The 2016 Outlander’s ride and handling also feel noticeably better than the outgoing model. Thicker front suspension cross members, along with larger shock absorbers and the addition of a dynamic damper make the Outlander’s handling more neutral and precise. The rear shocks also have new cylinders and a revised spring rate.
The V6-equipped model I drove on the back end of the drive route (roughly 48 kilometres), also gave a good account of itself. Not worlds apart from the 4-cylinder model in terms of overall handling and performance, but it was quieter at cruising speeds.
Of all of the enhancements Mitsubishi has layered into the Outlander, the ones in the cabin really tell the tale. The touch points (steering wheel, dash cowl, console trim bits, etc.) have the look and feel of higher quality. The navigation system has also been overhauled with new graphics and a more logical arrangement of buttons, and it all works quite well.
In sum, there’s a lot to like about the 2016 Mitsubishi Outlander. It’s the only non-luxury Japanese CUV that offers a V6 engine and Mitsubishi has managed to hold the line on pricing despite a long list of enhancements. The biggest increase is just $500 and the most expensive trim (GT S-AWC Navi) has gone down by $430.
The only problem I foresee for the Outlander is the CUV segment it competes in, which is a hotly contested one in Canada. The Honda CR-V and Toyota RAV-4, to name two, also offer compelling value propositions and have a higher profile than the Outlander.
Conquest sales from these models is going to be tough, but if prospective buyers decide to drop by their local Mitsubishi dealer, they’ll find the Outlander to be a compelling alternative.
2016 Mitsubishi Outlander – SPECIFICATIONS
PRICE: $25,998 – $38,498; as tested, $38,498
ADD-ONS: $1,450 (freight), $250 (PDI), taxes, licensing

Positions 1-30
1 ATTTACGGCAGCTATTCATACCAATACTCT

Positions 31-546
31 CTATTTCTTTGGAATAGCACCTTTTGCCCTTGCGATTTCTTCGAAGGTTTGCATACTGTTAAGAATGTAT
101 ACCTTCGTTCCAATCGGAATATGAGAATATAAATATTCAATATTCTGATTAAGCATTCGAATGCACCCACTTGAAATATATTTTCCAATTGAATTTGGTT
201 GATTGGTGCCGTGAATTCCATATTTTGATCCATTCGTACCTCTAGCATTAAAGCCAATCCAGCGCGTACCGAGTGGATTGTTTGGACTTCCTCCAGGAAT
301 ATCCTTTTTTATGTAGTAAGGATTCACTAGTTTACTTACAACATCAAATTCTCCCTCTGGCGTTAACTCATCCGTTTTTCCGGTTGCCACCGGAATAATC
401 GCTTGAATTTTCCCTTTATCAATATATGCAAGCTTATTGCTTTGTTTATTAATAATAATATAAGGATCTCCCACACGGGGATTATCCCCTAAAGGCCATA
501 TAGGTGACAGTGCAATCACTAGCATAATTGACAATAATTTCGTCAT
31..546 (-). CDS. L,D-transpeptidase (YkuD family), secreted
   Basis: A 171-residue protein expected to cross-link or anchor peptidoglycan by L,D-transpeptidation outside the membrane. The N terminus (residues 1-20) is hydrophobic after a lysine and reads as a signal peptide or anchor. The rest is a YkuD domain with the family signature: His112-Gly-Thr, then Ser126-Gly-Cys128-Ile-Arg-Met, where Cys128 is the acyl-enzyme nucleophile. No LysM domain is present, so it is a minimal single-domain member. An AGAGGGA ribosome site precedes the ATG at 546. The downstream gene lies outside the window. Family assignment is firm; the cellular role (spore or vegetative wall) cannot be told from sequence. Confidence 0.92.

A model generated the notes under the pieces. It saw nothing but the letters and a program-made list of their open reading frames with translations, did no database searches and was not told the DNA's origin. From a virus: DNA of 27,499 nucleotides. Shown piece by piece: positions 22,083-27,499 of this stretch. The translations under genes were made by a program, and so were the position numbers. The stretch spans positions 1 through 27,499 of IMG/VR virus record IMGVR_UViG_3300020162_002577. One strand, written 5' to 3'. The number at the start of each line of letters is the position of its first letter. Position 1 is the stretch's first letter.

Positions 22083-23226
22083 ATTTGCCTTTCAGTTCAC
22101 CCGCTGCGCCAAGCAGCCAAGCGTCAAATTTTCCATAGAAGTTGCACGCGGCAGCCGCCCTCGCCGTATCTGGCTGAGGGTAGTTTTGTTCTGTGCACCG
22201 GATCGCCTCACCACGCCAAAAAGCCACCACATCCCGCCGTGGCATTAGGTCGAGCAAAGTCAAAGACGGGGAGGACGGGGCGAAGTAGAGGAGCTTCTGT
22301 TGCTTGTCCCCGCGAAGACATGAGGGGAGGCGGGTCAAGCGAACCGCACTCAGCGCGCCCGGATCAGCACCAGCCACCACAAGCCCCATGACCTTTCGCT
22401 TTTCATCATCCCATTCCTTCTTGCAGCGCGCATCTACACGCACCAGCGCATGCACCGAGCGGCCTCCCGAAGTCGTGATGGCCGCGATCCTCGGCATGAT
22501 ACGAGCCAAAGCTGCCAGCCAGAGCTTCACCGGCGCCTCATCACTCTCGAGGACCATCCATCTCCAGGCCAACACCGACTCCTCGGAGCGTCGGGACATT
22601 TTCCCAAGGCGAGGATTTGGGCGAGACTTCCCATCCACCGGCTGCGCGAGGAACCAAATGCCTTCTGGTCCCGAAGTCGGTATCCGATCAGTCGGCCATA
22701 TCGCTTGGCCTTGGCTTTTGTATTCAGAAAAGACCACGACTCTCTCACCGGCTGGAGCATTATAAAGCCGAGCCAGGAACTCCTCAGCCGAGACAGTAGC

TYPE: CUV (compact utility vehicle)
PROPULSION: front-engine, front-wheel drive (ES-FWD); front-engine, all-wheel drive (ES-AWC, SE, GT)
CARGO: 3,630 litres (behind front seats)
TOW-RATING: 1,500 lbs. (ES); 3,500 lbs. (SE, GT)
ENGINE: 2.4L 4-cyl. / 3.0L V6
TRANSMISSION: CVT / 6-speed automatic
POWER/TORQUE: 166 / 162; 224 / 215
FUEL CONSUMPTION (city / highway): 9.2 / 7.5, regular fuel (ES FWD); 9.7 / 8.1, regular fuel (ES-AWC); 11.9 / 8.5, premium fuel (SE, GT)
BRAKES: 294 mm / 11.6-in. (front); 302 mm / 11.9-in. (rear)
TIRES: P215/70R16, all-season (ES, SE); P225/55R18, all-season (GT)
STANDARD FEATURES: LED daytime running lamps, stability control, windshield wiper de-icer, silver painted roof rails, rear window defroster, rear wiper and washer, rear privacy glass, heated front seats, 60/40 split folding second row seat, leather-wrapped steering wheel and gear shift knob, Bluetooth, USB, cruise, steering wheel-mounted cruise and audio controls and more
ACCESSIBILITY: Very good. High ground clearance makes entry and exit a snap.
COMPETITION: Chevrolet Equinox, Ford Edge, Honda CR-V, Jeep Cherokee, Mazda CX-5, Nissan Rogue, Toyota RAV-4
WHAT’S BEST: Sharp styling update, comfortable highway cruiser, well-equipped trims
WHAT’S WORST: Modest power output, competent overall but doesn’t excel in any one area
MOST INTERESTING: Approximately 70% of all Outlanders sold in Canada are V6 models, almost the exact inverse of the U.S.
All photos courtesy of Mitsubishi Motors